Serial entrepreneur and angel investor, David Carter joined forces former Myspace exec Allen Hurff to start Zuma Ventures. Zuma is an early stage startup studio that helps form tech companies. Erik Huberman, CEO of Hawke Media, talks to Allen and David about their paths to becoming entrepreneurs, Zuma Ventures and Santa Monica.

Erik Huberman: What made you want to become an entrepreneur?

David Carter: I think I was born an entrepreneur. It seems that from an early age, I’ve been doing everything from shoveling people’s walks, mowing lawns to creating a lawn mower repair business. I think the only change is the complexity of my businesses. I would say it’s been almost built into my DNA.

Allen Hurff: My dad was an IBM-er so I knew I didn’t want to work for a big global Fortune 500 company because he would come home and talk about middle managers and middle management. I basically started playing around and tinkering at home with my own businesses. When I was 19, I created the largest dial-up service in Northern Virginia and I never looked back.

E: Tell me about Zuma Ventures.

D: Zuma Ventures is a venture studio based in Santa Monica. We’re a company that makes other companies. Internally, we look a lot like a tech company; we have a development team, go to market and operational people, typical to a technology company. We started four months ago internally, and we’re maybe a month into the process after our release.

E: How are you changing the world?

A: I think we care a lot about things like culture, result-only work environments and the motivation manifesto where you create autonomy and mastery of purpose for your workforce. It’s all about the worker; we work for the employees. They get to produce great creativity and good work.

E: Why Santa Monica?

D: I think Santa Monica right now is an amazing spot because it has basically become the center of LA tech. If you look at the ecosystem here with Hollywood, or the Universities, it seems the density of tech has been incubated within Santa Monica. What we love is that Santa Monica is a great place to live and the work environment here is amazing. We can walk down the street and have our choice of 100 different world-class restaurants and different shops. It’s a place where we can get employees from a lot of different areas and be surrounded by a lot of different communities. We think, too, that the culture here is an amazing culture. A lot of what we see in Santa Monica – and the LA Tech community – is very communal. We have a lot of companies that are sister companies of ours, so we all help each other.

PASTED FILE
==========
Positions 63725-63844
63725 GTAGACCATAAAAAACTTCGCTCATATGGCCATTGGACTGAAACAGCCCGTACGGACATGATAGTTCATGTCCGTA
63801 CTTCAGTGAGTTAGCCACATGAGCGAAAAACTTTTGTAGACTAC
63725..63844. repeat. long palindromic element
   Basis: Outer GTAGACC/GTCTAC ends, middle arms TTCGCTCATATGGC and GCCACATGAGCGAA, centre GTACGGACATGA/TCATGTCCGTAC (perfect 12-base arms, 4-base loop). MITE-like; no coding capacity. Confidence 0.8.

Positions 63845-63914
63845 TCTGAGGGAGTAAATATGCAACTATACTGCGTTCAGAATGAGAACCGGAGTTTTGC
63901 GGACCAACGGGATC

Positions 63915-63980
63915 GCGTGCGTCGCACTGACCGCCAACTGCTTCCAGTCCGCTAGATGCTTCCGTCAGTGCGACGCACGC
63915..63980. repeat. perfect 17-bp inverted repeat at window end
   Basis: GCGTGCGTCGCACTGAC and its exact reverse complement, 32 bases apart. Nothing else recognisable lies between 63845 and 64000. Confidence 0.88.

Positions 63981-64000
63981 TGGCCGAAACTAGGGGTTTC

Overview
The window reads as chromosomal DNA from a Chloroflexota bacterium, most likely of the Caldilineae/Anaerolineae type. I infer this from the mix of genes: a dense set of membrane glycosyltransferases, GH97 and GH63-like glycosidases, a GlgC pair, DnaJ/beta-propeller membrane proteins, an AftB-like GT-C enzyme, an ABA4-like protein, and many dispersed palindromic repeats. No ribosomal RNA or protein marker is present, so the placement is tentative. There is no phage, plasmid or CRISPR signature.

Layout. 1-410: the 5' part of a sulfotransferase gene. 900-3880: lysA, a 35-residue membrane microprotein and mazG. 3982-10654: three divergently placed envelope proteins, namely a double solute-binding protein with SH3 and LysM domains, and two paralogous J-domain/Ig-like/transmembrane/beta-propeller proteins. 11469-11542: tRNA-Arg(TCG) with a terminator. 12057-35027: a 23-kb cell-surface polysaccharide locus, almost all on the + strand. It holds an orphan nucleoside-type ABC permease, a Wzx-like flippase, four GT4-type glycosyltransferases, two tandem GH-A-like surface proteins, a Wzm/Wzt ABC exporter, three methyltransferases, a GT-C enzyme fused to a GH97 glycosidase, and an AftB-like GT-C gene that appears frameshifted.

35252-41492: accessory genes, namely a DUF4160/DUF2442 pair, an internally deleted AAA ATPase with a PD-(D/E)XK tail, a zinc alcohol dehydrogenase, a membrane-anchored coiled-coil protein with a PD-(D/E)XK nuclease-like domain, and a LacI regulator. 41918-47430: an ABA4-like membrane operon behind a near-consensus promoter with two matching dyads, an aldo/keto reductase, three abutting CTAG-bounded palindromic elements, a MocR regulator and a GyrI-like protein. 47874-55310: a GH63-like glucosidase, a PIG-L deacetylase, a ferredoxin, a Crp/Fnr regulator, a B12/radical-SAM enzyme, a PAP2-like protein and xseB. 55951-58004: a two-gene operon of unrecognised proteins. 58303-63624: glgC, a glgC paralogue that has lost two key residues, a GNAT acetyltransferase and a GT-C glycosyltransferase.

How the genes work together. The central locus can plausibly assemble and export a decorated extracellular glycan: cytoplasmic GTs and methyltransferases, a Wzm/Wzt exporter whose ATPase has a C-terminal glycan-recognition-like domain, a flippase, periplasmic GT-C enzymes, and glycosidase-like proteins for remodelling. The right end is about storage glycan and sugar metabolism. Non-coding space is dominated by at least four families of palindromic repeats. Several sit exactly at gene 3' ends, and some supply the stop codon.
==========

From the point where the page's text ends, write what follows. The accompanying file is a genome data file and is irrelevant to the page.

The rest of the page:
E: Do you have one piece of advice for an entrepreneur starting their own business?

D: Get started. Do something. We talk a lot about things, and a lot of people end their lives with regrets about what they didn’t do. Don’t end your life with regret. It’s much better to start something, to try. You’ll definitely have failures, but you need to get started.

A: People’s opinions on how to get funded are based on how they got funded on that day, in that year, depending how the wind was blowing, and in what direction. A lot of people try to incorporate based on how everyone raised money before them and that’s not how you’re going to raise money. It’s about getting down to raising money, not integrating every opinion you hear into it. It’s about doing it, and iterating as you go.

E: What’s something you’d like to share with Santa Monica?

D: Recognize where you are. We’re in an amazing place. Participate into giving without expecting something in return; try to help your community. That atmosphere will continue to make LA an amazing place to work and live.

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